Mobile home The term mobile home includes manufactured homes and recreational vehicles used as residences (See Appendix A, § 24.2(a)(17)).
Negotiation This is the primary method for acquiring property for your project. ; It involves explaining items such as details of construction, your agency's offer of just compensation and what just compensation is. ; A property owner must have these details in order to consider your agency's offer. ; The negotiation process involves listening to the property owner and determining the best way (negotiated settlement/administrative settlement) to reach an agreement for the sale of property. ; You should contact your LPA coordinator or SDOT to determine how the administrative settlement (negotiated settlement) approval process works.
NEPA - National Environmental Policy Act of 1969 (NEPA)NEPA applies to all Federal agencies and most of the activities they manage, regulate or fund that affect the environment. ; It requires all agencies to disclose and consider the environmental implications of their proposed actions. ; In most instances Federal aid for local public agency projects is given out by the State (or your SDOT). ; If your project will use any Federal funds you will have to comply with NEPA requirements. ; Information on NEPA and Federal Aid project requirements can be found in the regulations at 23 CFR 771.
Personal Property In general refers to property that can be moved. ; It is not permanently attached to, or a part of, the real estate. ; For example, if your agency purchases a strip of property and that strip has a dog house on it, in most cases the dog house would be personal property. ; An example of business personal property may be desks and chairs. ; If you need information or assistance in determining what makes up personal property under your State and local laws you should contact your LPA coordinator or legal counsel.
Personalty Refers to items which are determined to be personal property.
Preferred Alignment As part of the planning process, an agency identifies a number of project possibilities including no-build and several alternate alignments and then determines which of the possibilities appears to be most feasible. ; This is usually the agency's preferred alignment. ; If your agency will use any Federal funds in its project, then it must follow NEPA process requirements in order to determine which alternative will be used by your agency.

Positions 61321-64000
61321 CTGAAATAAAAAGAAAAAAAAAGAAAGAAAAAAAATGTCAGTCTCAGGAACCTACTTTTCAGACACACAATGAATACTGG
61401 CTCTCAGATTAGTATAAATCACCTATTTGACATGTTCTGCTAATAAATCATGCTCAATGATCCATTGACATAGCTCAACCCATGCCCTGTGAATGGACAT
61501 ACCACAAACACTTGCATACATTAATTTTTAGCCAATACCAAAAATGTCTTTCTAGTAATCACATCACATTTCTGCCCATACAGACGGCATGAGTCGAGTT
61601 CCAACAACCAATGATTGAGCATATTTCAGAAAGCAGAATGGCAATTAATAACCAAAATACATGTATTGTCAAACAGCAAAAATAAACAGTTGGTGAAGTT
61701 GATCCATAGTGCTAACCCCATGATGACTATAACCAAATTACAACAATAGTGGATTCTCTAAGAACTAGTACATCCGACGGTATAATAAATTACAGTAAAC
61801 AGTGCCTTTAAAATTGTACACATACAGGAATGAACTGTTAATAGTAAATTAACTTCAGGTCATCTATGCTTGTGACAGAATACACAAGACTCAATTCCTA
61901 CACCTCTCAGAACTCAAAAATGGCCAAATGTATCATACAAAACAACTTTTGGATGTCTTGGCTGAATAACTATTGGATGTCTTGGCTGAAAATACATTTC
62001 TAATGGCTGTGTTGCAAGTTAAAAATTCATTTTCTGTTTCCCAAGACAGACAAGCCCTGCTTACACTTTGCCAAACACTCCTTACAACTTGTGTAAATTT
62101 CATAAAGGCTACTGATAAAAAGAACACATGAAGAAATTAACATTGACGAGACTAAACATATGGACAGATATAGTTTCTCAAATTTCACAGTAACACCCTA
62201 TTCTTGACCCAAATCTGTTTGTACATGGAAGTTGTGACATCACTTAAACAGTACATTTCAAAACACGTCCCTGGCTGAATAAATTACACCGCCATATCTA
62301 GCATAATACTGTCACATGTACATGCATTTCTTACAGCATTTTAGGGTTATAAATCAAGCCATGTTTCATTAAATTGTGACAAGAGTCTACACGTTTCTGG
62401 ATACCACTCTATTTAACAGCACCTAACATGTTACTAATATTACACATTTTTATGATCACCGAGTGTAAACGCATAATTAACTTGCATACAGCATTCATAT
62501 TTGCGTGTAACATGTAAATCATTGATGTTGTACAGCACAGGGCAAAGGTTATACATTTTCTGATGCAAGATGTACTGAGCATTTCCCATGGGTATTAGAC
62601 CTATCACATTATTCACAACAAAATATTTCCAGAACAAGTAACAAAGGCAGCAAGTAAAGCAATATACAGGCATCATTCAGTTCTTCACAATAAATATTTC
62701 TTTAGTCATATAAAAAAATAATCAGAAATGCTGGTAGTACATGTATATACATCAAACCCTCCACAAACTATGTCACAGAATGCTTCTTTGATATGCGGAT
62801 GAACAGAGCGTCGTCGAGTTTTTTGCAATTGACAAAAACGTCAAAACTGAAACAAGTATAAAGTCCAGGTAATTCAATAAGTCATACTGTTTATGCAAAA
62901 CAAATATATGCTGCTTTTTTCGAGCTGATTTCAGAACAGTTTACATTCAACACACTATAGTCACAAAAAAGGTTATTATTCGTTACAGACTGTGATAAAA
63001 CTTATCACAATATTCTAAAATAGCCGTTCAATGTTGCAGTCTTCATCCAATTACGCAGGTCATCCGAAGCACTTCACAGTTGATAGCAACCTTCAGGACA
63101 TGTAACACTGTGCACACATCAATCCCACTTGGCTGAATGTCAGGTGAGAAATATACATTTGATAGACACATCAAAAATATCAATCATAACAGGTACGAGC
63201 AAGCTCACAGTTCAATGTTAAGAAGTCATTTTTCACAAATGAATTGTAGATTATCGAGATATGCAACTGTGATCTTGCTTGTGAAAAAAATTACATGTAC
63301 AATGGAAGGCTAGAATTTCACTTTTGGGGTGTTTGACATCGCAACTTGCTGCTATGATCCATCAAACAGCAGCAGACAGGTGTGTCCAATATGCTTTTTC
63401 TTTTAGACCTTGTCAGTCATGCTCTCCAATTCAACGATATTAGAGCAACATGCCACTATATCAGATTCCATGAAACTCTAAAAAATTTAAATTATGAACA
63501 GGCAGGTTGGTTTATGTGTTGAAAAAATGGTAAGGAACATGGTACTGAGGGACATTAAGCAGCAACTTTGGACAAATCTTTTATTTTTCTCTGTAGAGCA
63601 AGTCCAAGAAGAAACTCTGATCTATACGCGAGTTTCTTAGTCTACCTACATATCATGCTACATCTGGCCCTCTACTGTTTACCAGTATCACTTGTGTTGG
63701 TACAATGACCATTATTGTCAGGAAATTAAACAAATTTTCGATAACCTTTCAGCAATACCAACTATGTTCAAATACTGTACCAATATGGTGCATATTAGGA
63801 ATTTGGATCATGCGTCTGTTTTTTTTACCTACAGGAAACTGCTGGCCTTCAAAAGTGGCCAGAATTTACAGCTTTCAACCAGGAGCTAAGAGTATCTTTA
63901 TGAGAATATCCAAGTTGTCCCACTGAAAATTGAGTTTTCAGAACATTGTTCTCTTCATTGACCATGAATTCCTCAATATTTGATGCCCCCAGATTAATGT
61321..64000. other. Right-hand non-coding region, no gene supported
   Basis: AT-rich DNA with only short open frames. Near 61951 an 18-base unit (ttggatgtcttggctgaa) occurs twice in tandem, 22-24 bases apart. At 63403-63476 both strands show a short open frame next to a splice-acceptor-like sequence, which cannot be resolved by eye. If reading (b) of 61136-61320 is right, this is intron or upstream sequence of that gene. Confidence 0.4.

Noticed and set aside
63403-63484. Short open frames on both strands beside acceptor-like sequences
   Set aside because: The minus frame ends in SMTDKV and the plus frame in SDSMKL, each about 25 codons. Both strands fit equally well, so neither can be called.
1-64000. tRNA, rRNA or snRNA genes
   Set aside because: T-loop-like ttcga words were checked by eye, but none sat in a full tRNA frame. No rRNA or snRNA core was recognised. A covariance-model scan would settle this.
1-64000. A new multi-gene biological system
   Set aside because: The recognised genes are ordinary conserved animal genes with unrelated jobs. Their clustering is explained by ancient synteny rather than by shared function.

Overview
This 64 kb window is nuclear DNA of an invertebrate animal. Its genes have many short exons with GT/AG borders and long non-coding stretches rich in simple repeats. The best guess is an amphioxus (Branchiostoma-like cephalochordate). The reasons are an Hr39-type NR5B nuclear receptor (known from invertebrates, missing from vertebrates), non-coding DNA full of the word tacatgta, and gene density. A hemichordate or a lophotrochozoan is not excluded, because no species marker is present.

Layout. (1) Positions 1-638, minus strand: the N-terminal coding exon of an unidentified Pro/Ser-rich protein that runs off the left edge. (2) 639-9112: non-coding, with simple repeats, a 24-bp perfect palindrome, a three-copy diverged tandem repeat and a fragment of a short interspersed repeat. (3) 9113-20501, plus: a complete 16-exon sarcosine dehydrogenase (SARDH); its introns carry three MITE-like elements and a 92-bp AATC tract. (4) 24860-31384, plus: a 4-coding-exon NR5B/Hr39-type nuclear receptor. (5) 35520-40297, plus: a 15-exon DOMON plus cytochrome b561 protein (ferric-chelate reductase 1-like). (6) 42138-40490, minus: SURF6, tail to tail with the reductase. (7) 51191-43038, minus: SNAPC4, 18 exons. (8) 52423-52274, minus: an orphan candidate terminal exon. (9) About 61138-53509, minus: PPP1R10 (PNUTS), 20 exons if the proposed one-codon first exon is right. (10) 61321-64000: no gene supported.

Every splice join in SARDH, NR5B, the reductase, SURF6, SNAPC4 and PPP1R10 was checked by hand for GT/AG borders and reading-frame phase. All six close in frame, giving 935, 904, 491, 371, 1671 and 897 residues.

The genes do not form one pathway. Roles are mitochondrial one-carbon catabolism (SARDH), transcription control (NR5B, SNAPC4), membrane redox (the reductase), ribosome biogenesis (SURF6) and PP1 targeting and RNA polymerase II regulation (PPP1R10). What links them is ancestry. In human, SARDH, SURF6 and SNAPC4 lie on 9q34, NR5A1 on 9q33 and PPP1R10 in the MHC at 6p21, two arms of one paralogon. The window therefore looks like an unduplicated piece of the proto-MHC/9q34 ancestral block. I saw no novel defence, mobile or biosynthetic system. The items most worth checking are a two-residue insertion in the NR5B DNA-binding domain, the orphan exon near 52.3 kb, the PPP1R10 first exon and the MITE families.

Realty Refers to items which are determined to be real property.
Reestablishment Expenses A business, farm or non-profit organization may be eligible to receive reimbursement for some of its expenses related to relocating and reestablishing when it is required to move for a federally-aided project. ; A list of expenses which are reimbursable can be found at 49 CFR 24.304.
Regulatory (Federal Aid program) ; This refers to the regulations which tell how the Federal aid highway program is administered. ; The primary regulations for right-of-way real property acquisition, relocation, appraisal, property management, junkyard control, outdoor advertising and property management are 23 CFR 710, 750, 751 and 49 CFR 24.
Relocation Planning A process for federally aided projects and programs which involve identifying and considering the potential impact created by displacing residences, farms, businesses and non-profit organizations and planning methods to minimize that impact. ; Information on relocation planning requirements can be found at 49 CFR 24.205.
Statutory (Federal Aid program) This refers to the laws passed by Congress which govern real estate acquisition activities for Federal and federally assisted programs and projects. ; The primary statute governing Federal and federally assisted real estate acquisition activities is the Uniform Act.
Stipulated (Legal) Settlement In instances in which condemnation proceedings have begun, parties can still negotiate, and in some instances, can agree to a settlement before their case is heard. ; In order to conclude the negotiation, the parties present the Judge or presiding authority their agreement to settle (which is called a stipulated settlement).
Uneconomic remnant The term uneconomic remnant means a parcel of real property in which the owner is left with an interest after the partial acquisition of the owner's property, and which the Agency has determined has little or no value or utility to the owner.
Utility relocation The term utility relocation means the adjustment of a utility facility required by the program or project undertaken by the displacing Agency. ; It includes removing and reinstalling the facility, including necessary temporary facilities; acquiring necessary right-of-way on a new location; moving, rearranging or changing the type of existing facilities; and taking any necessary safety and protective measures. ; It shall also mean constructing a replacement facility that has the functional equivalency of the existing facility and is necessary for the continued operation of the utility service, the project economy, or sequence of project construction.
Waiver valuationThe term waiver valuation means the valuation process used and the product produced when the Agency determines that an appraisal is not required, pursuant to 49 CFR 24.102(c)(2) appraisal waiver provisions.
Website (Environmental Justice) ; http://www.fhwa.dot.gov/environment/environmental_justice/
Website (Office of Real Estate Services) http://www.fhwa.dot.gov/real_estate/